Written and directed by Andy and Lana Wachowski
The Matrix was released 16 years ago, can you believe that? The filmmaking siblings who delivered that seismic scifi-action depth charge have had their struggles in the years since then, first with the two Matrix sequels, then with Speed Racer. I very much enjoyed their last movie, Cloud Atlas, though I recognize it polarized audiences. The Wachowski’s have never lacked ambition, one of the things about them I’ve always liked.
With Jupiter Ascending they’ve gone back to full science fiction, right in their wheelhouse. But instead of gritty, violent, and ideological, they’ve chosen to deliver a space opera. Not that there’s anything wrong with that.
We meet Jupiter (Mila Kunis, sleepwalking through the movie), and flash back to her father murdered in unexplained circumstances before her Russian mother gives birth while (stowed away?) aboard a transatlantic freighter. In Chicago, the grown Jupiter cleans toilets for a living. In need of cash, she’s convinced by her conniving cousin to sell her eggs to a fertility clinic.
Unfortunately, this is Jupiter’s character through-line. She’s alternately being manipulated or in dire need of rescue, so accordingly she never quite escapes being slightly pathetic. And Kunis plays it all so flaccidly she doesn’t even earn our affection through her winning personality, something she’s managed in past roles. Where’s the spark?
Fortunately for her, a half-wolf-half-angel-half-man in anti-grav boots (pointy eared Channing Tatum, glowering mightily in too much eyeliner) named Caine Wise is there to save her any time she falls from a high place—which is often. Too often.
He’s working for one of three intergalactic siblings, the Abrasax (played by Tuppence Middleton, Douglas Booth, and a lispy Eddie Redmayne, hot off that Stephen Hawking biopic), in the midst of a battle over inheritance.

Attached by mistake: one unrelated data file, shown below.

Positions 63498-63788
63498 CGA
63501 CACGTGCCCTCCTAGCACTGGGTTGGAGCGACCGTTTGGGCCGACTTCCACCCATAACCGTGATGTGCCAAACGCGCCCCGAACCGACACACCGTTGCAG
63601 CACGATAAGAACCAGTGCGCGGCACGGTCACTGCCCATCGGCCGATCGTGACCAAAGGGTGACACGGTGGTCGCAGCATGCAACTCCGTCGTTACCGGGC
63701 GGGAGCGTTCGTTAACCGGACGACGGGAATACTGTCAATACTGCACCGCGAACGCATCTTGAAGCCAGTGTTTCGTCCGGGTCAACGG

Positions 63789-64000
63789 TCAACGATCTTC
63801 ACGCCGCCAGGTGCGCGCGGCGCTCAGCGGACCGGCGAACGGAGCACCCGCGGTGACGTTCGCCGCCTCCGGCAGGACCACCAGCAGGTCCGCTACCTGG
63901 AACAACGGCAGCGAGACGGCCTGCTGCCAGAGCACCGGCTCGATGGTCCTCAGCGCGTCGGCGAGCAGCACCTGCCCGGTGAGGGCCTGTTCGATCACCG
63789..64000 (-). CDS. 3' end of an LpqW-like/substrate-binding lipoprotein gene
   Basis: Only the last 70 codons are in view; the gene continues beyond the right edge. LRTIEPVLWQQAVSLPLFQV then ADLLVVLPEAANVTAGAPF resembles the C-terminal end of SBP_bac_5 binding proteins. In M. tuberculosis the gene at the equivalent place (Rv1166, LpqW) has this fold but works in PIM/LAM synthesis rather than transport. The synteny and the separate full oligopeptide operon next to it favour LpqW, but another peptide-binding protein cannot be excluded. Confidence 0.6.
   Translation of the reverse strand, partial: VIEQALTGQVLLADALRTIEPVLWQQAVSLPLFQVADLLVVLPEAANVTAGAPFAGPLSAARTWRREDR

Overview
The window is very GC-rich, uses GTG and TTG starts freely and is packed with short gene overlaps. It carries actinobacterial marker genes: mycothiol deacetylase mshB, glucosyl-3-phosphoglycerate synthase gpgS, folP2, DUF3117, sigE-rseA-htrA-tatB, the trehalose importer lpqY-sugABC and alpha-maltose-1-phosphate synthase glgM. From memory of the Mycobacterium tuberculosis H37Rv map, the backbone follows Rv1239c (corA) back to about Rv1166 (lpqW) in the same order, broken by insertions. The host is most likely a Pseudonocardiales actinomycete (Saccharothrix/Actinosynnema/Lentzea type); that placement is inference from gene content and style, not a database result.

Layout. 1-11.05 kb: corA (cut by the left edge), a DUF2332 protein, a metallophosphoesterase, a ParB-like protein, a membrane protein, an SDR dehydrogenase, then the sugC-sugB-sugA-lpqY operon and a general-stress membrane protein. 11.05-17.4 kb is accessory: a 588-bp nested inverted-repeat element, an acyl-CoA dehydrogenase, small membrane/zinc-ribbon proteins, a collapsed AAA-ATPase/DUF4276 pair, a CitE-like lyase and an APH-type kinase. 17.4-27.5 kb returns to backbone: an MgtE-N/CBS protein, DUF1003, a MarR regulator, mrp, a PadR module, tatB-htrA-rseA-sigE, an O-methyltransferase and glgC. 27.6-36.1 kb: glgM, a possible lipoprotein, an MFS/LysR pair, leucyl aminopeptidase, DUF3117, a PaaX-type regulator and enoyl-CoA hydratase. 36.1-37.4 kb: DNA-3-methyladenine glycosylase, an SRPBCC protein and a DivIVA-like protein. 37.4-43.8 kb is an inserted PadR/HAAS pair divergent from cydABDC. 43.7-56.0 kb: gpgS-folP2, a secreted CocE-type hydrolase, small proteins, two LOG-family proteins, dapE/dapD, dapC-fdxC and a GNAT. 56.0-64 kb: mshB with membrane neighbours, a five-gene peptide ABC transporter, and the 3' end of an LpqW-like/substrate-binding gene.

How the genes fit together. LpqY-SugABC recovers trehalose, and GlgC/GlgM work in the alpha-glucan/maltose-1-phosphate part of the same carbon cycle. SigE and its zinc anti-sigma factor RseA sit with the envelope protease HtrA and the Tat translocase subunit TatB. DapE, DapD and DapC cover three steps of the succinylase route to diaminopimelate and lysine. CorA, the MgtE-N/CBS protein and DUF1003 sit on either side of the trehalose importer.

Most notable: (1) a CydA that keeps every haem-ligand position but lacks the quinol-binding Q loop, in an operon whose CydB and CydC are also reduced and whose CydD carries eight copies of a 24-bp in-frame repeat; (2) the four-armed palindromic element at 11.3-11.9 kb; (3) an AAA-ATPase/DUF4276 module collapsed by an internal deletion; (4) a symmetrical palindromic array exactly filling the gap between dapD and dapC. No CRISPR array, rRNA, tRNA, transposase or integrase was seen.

Frankly, these plot details are a bit turbid, involving genetics, commerce, and immortality. Turns out Jupiter, the lost/reincarnated family member, gets Earth in the will with a populace slated to be harvested like corn for an unseemly purpose. So if the Abrasax dupe Jupe, they get access to Earth and all that corn. Caine spends the first act sweeping Jupiter off her feet as other agents try to do the same in a storm of dull CGI action sequences and bee swarms. This while Sean Bean shows up as another grumpy warrior.
Things improve markedly when Jupiter gets off-planet and starts to understand her role in the drama. A mid-movie sequence illuminates the painful bureaucracy of this galactic civilization, the analogy of a Brazil-like world driven home by Terry Gilliam cameoing as one of those whiskered civil servants. Frankly, I’d sit through a whole movie about the android assistants with the whirring servos in their ears. They’re a delight.
For a few moments just then Jupiter Ascending has a real sense of fun, something its obvious antecedents—Star Wars, both the original trilogy and even the unfortunate prequels, The Fifth Element, and Cinderella—had a lot of. It’s what James Gunn knew to add to his Guardians of the Galaxy—material this goofy needs to be playful while it serves up growly lizard creatures and alien heroes.
I will say unequivocably that the production design is grand and glowing—the baroque alien cathedrals, Flash Gordon-inspired costumes, and oil refinery industrial chic are all pretty damn impressive. (The sub-John Williams score by Michael Giacchino, much less so.)
Jupiter Ascending is certainly not without entertainment value, I just wish, while my eyes were full of candy, it was a little more fun. A bit more comic relief or a roguish wit in the mix would have been welcome, not to mention a beaker of genuine sexual chemistry between the romantic leads.
And, as I mentioned before, the enterprise would have really benefited if the character its named after was given just a little more agency. For someone supposedly ascending, she does way too much descending.